The Braille Monitor                                                                                                 April 2005

(back) (next) (contents)

The Characteristics of an NFB Orientation Center

by James H. Omvig

James Omvig
James Omvig

From the Editor: For some time now we have needed a fairly concise statement of what constitutes an NFB training center and why it does the most effective job of rehabilitating blind people. Dr. Jernigan addressed this question from time to time, and Peggy Elliott described the NFB approach to training blind adults in a speech she delivered in Milan, Italy, in October of 2002 (see the December 2002 issue of the Braille Monitor for the full text of this speech). But in the article that follows, James Omvig, a recognized authority on effective rehabilitation and author of Freedom for the Blind: The Secret Is Empowerment, distills his thinking into a few pages of explanation. Here it is:

The National Federation of the Blind's concept of what a cutting-edge residential orientation and adjustment center for the blind can and should be is an idea whose time has come round at last. The concept is sweeping across America, and more and more centers--both public and private--are capturing the vision of the NFB's civil rights-based programs. This, of course, is a very good thing since our NFB centers offer real hope and inspiration for rank-and-file blind people, freedom and true empowerment for the blind students who choose to attend them and are willing to work hard enough to take advantage of what is offered.

However, some confusion is creeping into this otherwise encouraging movement: Some say, "We want to do what you do, but we'll just call it something else." Or they say something like, "The results you achieve are undeniably terrific, and we want to do exactly the same thing and get the same successful outcomes you do, so we'll use your model, but we'll just leave the NFB--its philosophy, its literature, its people, and its meetings--out." This is delusional and wrong-headed thinking, and it is pure nonsense. Precisely because the NFB--in all its aspects--is at the very heart of our centers, we achieve the dramatic results we do. There can be no substitute.

Let me offer a word about the kind of success a high-quality residential center should have. It is not at all difficult to make a fair and valid assessment about whether any program is a success. Just look at the graduates of the program in question. Are they content with their blindness? Are they empowered? Are they free? Are they happy and fully integrated into their communities? Are they performing the kind of work and family and community activities for which they are suited? In other words, are they the best they can be? If they are, then the program is successful, no matter who is running it or whose model is being used.

Because our NFB training model is becoming so popular across the country, I have decided to comment briefly upon the issue to set the record straight on what an NFB orientation and adjustment center really is and of course what it is not. First, however, let me offer a bit of history. By the mid 1950's the NFB had developed its basic philosophy about blindness, and we had also become critical of the traditional, medically-based training systems and methods. Our criticism was not nihilistic but constructive--we did not wish to destroy, but to reform and to offer viable alternatives. The medical model was not working, and we believed that, if we were to introduce the truth about blindness into the adjustment-to-blindness process, our alternative might make a real difference.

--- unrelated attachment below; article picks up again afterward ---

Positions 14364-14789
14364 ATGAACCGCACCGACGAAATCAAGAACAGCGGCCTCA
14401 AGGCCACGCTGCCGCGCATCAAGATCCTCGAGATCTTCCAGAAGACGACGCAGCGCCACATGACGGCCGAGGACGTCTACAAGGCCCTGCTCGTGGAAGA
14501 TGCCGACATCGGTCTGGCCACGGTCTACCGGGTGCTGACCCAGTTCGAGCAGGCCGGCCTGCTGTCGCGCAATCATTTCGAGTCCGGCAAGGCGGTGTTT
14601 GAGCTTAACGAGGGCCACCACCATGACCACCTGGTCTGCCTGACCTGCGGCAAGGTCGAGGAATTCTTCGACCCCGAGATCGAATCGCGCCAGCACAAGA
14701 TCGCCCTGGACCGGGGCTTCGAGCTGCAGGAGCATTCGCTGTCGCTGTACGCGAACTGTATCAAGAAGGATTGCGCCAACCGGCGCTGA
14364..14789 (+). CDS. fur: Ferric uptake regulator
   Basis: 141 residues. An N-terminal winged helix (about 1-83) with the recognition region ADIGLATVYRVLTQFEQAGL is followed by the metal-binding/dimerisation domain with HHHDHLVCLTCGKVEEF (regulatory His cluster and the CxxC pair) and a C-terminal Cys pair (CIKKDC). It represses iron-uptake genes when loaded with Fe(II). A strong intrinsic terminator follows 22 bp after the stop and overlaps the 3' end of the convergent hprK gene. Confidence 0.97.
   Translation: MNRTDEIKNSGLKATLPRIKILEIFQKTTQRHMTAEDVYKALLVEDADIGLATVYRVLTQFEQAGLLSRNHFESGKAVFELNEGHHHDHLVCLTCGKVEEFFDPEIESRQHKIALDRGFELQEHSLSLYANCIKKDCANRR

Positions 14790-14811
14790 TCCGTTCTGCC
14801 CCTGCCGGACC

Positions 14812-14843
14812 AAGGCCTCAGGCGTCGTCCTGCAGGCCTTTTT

The first attempt at infusing NFB philosophy into an orientation center occurred in California in 1951 when the new California Orientation Center for the Adult Blind was established and several NFB members became part of the staff. Our own Kenneth Jernigan taught in that California center from 1953 to 1958.

However, the first true NFB center was established in Iowa when Dr. Jernigan moved to that state from California in the spring of 1958 to become administrator of Iowa's failed Commission for the Blind. He had gone to Iowa with the express intention of proving the soundness of the NFB's philosophy by integrating it into every aspect of the programs of the Iowa Commission for the Blind. He inaugurated an adjustment-to-blindness program with five students on

November 2, 1959, even though the Commission was still operating out of the shabby basement rooms of a condemned high school building it had been occupying when he arrived in Iowa. He moved the Commission's programs into the seven-story building many of us know in downtown Des Moines on February 1, 1960. He knew that the traditional medical model didn't work, and his new program was based upon an understanding that blindness is a social problem and a civil rights issue. The success of this program is world-renowned, and it has served as the model for countless others. The program was, of course, state-operated.

The first program actually to be designated publicly as an NFB Center was established in Ruston, Louisiana, by Joanne Wilson in 1985 when Joanne and the NFB of Louisiana created a private program called the Louisiana Center for the Blind. Before long Diane McGeorge and the NFB of Colorado established the Colorado Center for the Blind in Denver, and in Minneota Joyce Scanlan and the NFB started Blindness: Learning in New Dimensions in Minneapolis. Each of these centers has built an enviable track record, and countless blind people have been the fortunate beneficiaries of their innovative work. Through the years other public and private agencies have moved toward the NFB model.